Mileage Today: 113 Total: 3,845
This was a day we shall never forget. We awoke to the ominous news that the Queen’s doctors were concerned for her state of health and shortly after the news that the senior Royal Family were flying to Balmoral to be by her bedside. Clearly, this was news of the direst kind.
We set off on our journey west along the Columbia River, into the gorge, but had only gone a few miles before the news came through that the Queen had sadly passed away.
Although she was 96 and had been looking very frail, this was still an enormous shock and we were upset and in somewhat of a daze. She was already Queen when I was born, and Bob was 3 when she was crowned, and so she has been a point of presence, a figure of stability and continuity, all of our lives. And in all that time she has personified duty and service, not in big flashy celebrity virtue signalling ways that are so easy to dip in and out of, but in day after day of very routine and perhaps mundane slogging duties: opening facilities, meeting individuals who also excelled in service to this country, visiting organisations, helping supported charities, working through paperwork….. things that while they might not have garnered international headlines, nevertheless meant so very much to those who met her. It was a shock, because – and this is no doubt typical of her indomitable spirit – only two days before she had been pictured meeting our outgoing and our incoming Prime Ministers. Still working away when she must not have been at all well. In retrospect, that last photo shows major bruising on her hand, perhaps indicative of an iv being used…..
Anyway, although we continued with our route for the day, it was in somewhat of a blur and with much talk about the Queen both amongst ourselves and with Americans we met along the way who were equally sad and admiring of this outstanding woman.
The scenery was fantastic. The river is an outstanding natural feature and I cannot help but feel that mankind in the last century has not enhanced it, but quite the reverse. The damming, the hydroelectric stations are outstandingly ugly quite apart from the devastation they have caused to local Native American communities and the salmon and wildlife of the area. This has been recognised and steps have been taken to try and mitigate this dreadful damage.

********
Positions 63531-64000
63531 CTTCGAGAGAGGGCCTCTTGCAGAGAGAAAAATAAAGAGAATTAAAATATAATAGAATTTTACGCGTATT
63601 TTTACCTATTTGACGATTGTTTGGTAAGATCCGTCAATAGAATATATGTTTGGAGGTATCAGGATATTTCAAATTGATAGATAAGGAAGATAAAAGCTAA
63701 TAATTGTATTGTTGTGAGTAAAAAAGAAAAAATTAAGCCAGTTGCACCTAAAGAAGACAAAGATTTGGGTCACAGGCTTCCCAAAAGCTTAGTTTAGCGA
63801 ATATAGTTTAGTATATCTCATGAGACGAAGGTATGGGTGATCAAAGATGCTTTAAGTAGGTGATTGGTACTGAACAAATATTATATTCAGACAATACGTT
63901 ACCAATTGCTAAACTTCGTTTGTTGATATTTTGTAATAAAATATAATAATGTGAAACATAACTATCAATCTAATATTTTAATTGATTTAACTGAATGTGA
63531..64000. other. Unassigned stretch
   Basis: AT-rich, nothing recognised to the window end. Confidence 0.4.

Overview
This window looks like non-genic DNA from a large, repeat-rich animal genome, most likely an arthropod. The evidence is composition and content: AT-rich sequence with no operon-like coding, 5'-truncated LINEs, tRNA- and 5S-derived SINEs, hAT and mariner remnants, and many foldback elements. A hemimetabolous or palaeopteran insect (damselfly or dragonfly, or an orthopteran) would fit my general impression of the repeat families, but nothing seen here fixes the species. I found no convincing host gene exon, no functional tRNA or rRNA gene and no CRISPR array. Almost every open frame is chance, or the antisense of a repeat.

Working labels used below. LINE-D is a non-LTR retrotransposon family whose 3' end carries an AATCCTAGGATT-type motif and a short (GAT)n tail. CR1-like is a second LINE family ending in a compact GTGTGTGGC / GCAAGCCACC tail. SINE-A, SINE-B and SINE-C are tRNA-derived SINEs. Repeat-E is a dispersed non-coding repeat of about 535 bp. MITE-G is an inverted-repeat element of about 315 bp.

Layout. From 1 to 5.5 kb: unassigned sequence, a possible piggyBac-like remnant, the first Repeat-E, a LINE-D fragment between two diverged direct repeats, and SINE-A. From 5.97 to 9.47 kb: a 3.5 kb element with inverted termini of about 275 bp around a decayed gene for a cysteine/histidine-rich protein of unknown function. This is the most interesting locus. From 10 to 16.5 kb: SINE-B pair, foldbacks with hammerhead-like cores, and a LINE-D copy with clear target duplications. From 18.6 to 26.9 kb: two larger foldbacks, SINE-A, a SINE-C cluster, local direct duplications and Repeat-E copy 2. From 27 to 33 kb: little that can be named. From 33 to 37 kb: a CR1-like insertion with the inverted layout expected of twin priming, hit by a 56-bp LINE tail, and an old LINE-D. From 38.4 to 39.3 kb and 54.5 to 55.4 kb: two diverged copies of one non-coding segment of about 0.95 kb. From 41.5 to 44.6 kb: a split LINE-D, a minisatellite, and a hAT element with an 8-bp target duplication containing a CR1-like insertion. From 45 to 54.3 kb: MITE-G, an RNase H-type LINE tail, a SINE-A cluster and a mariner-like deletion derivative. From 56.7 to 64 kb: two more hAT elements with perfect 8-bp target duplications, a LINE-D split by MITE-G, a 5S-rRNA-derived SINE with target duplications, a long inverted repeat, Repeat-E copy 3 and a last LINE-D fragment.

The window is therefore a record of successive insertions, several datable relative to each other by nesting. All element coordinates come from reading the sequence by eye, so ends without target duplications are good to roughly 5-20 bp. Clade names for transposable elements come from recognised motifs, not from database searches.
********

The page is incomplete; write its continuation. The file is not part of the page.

We stopped at Bonneville Locks and Dam to view the salmon ladders and the amazing underwater windows that allow viewing of the salmon swimming upstream to spawn (and at a different time of the year, the young salmon swimming downstream to the sea). It was an incredible sight. Salmon in incredible numbers, leaping up the ladders in their instinctive quest to return to their place of origin, to spawn and then die. Many of them were huge. Hundreds of thousand have made the journey already this month. There are people there counting them. Manually!!! These numbers drive the catch levels and give scientists an indication of salmon population numbers. Suffice it to say however, that the numbers are not anywhere near where they were pre-dams.
There is also a fish hatchery at the locks which was interesting to visit. Salmon, of course, are being raised here, but also other native fish, trout and sturgeon. The sturgeon were amazing to view. Utterly huge some of them. There is a famous one, Herman the Sturgeon, who is over 10 feet long. Wierd creatures. We enjoyed watching them. It is one way, I suppose, that the US Army Corps of Engineers who are responsible for the outstandingly hideous dam, are trying to repair the balance. It is an absolute abomination. But there are so many…..